Don’t underestimate the magnitude of Brexit or the extent of bad feeling towards the UK. It would have been far more sensible to sit tight and wait for the current EU model to collapse and subsequently reform with all the member states on a level playing field rather than the UK pulling the trigger and becoming a scapegoat.

        • Nothing is being twisted, you’ve made that up, no-one knows what will happen but whatever it is it should turn out better than having stayed in a corrupt EU! As for waiting for the ‘current EU model to collapse and subsequently reform’ well that is whistling in the wind. When did you expect that to happen, another 41 yrs?

          UK will not become a scapegoat, again the rhetoric is wrong, more likely to lead other countries by its actions! It is unlikely anyone can change what has happened to suit their own requirements.

  4. I see the thought of a referendum is now spreading not only in the EU but the USA also. Texas and California have praised the British people for deciding to leave the EU and are now talking on the same lines regarding their government. I suppose Cameron inadvertently had a role to play in this by capitulating to Farage and of the rise of UKIP. Time will tell.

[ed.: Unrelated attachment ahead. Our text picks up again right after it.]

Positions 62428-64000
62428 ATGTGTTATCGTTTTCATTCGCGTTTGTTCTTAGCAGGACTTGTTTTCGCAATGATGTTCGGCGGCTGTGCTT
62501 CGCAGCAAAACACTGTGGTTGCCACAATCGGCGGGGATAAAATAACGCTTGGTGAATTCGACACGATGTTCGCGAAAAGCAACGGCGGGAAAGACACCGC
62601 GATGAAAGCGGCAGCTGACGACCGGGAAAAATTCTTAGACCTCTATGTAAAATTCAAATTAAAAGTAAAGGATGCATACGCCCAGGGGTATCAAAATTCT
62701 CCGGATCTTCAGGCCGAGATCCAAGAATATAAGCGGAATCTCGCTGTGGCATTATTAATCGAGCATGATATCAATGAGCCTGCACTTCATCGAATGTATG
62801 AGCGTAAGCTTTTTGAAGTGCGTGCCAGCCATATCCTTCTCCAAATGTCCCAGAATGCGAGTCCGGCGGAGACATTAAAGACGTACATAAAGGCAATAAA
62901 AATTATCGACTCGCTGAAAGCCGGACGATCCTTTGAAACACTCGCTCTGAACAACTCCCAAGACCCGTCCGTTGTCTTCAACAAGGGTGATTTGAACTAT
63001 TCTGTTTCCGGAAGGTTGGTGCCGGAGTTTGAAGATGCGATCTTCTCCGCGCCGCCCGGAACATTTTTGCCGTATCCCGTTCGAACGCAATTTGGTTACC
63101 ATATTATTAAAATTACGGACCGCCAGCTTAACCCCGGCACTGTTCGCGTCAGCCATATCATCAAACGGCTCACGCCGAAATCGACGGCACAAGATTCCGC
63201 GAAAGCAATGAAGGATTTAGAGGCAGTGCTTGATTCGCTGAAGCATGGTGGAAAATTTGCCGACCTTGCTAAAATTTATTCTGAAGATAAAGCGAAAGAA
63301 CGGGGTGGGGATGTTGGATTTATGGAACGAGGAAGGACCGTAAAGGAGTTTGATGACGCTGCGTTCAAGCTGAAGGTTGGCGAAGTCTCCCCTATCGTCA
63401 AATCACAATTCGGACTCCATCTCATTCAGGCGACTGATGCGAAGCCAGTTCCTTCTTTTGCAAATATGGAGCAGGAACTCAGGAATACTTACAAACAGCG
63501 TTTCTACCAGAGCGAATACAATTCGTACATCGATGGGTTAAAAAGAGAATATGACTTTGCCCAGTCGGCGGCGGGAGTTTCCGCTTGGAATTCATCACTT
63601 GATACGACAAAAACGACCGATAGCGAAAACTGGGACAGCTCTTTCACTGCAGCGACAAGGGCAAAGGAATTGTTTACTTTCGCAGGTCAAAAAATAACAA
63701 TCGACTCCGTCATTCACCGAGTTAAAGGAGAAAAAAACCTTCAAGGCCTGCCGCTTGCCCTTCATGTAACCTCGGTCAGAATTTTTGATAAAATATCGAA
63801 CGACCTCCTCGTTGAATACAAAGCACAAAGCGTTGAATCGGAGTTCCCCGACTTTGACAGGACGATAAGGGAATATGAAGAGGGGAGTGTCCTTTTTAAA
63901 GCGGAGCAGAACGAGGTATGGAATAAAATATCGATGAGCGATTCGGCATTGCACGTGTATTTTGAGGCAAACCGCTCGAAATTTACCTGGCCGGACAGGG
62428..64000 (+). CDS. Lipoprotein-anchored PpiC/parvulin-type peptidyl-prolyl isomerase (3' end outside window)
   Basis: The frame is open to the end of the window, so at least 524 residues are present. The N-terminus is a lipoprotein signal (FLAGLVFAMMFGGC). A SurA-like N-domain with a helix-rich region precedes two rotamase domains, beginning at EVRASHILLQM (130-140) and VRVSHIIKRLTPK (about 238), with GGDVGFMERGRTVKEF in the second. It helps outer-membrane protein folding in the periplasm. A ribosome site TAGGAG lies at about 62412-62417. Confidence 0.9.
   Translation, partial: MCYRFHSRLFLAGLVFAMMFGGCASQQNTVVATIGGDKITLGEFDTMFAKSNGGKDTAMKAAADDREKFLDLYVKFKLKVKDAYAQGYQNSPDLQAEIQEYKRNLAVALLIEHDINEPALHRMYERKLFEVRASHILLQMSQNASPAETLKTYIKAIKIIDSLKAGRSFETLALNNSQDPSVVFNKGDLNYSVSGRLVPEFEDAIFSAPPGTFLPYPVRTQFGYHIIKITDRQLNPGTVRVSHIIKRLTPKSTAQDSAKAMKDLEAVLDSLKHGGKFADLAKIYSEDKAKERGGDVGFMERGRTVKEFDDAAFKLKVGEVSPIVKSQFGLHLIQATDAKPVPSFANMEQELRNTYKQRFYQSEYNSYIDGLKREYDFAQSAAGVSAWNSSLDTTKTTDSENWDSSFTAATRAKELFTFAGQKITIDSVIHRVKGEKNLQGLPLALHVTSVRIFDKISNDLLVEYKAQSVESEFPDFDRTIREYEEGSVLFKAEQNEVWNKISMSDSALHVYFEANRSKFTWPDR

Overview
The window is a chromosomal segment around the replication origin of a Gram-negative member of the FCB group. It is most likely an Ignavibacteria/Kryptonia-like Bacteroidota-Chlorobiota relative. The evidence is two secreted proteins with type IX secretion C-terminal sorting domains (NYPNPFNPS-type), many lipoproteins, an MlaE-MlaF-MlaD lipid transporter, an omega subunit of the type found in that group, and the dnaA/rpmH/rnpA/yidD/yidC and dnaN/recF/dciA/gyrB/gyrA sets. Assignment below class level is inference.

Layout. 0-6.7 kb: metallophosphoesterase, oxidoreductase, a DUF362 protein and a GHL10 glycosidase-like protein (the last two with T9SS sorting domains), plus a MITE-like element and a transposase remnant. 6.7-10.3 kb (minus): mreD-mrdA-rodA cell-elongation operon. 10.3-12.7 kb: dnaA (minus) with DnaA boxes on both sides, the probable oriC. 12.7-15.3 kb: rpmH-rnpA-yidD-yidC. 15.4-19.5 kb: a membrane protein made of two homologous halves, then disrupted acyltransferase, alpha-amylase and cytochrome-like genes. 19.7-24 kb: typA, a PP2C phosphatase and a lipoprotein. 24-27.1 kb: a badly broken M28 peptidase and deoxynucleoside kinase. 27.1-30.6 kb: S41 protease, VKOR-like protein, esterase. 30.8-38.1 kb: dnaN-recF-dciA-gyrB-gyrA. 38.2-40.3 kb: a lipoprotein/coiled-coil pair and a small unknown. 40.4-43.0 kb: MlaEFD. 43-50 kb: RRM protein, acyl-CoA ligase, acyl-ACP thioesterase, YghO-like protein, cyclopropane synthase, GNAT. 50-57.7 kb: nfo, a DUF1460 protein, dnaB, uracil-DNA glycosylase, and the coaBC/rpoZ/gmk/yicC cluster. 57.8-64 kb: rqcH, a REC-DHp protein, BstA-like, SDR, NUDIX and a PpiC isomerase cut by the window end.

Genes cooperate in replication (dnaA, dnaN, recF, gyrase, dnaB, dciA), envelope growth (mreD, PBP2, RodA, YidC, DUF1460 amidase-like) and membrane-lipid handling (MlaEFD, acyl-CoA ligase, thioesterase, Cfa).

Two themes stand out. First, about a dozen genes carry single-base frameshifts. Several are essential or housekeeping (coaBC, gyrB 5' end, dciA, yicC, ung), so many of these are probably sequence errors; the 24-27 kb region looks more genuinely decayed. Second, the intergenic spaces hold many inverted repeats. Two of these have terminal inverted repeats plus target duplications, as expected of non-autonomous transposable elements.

Churchill’s famous line. “Never in the field of human conflict was so much owed by so many to so few.” I suppose those words could be associated once again to Britain regarding the EU. Just a thought.,

  5. Not quite sure what World Mr Junker lives in when he stated in his speech at the EU parliament that immigration was not the cause of Brexit. Sorry, but it was the main cause of Brexit and the only way to control the flux of immigration into the UK was to have a referendum to leave the EU and take control of our own borders. Naturally this entailed other important issues, such as freedom, democracy, self rule, etc, etc. Let’s face it, those that wish to remain in the EU are strictly for personal reasons and not for the well being of Britain in the long run. I wonder how many expats who class themselves as residents have actually completed Modelo 720 which is law.. Most no doubt have not, including pensioners thinking they do not have to become part of the Spanish tax system, whereas all pensions received come under the Spanish tax system, but the tide is changing.
    List too long.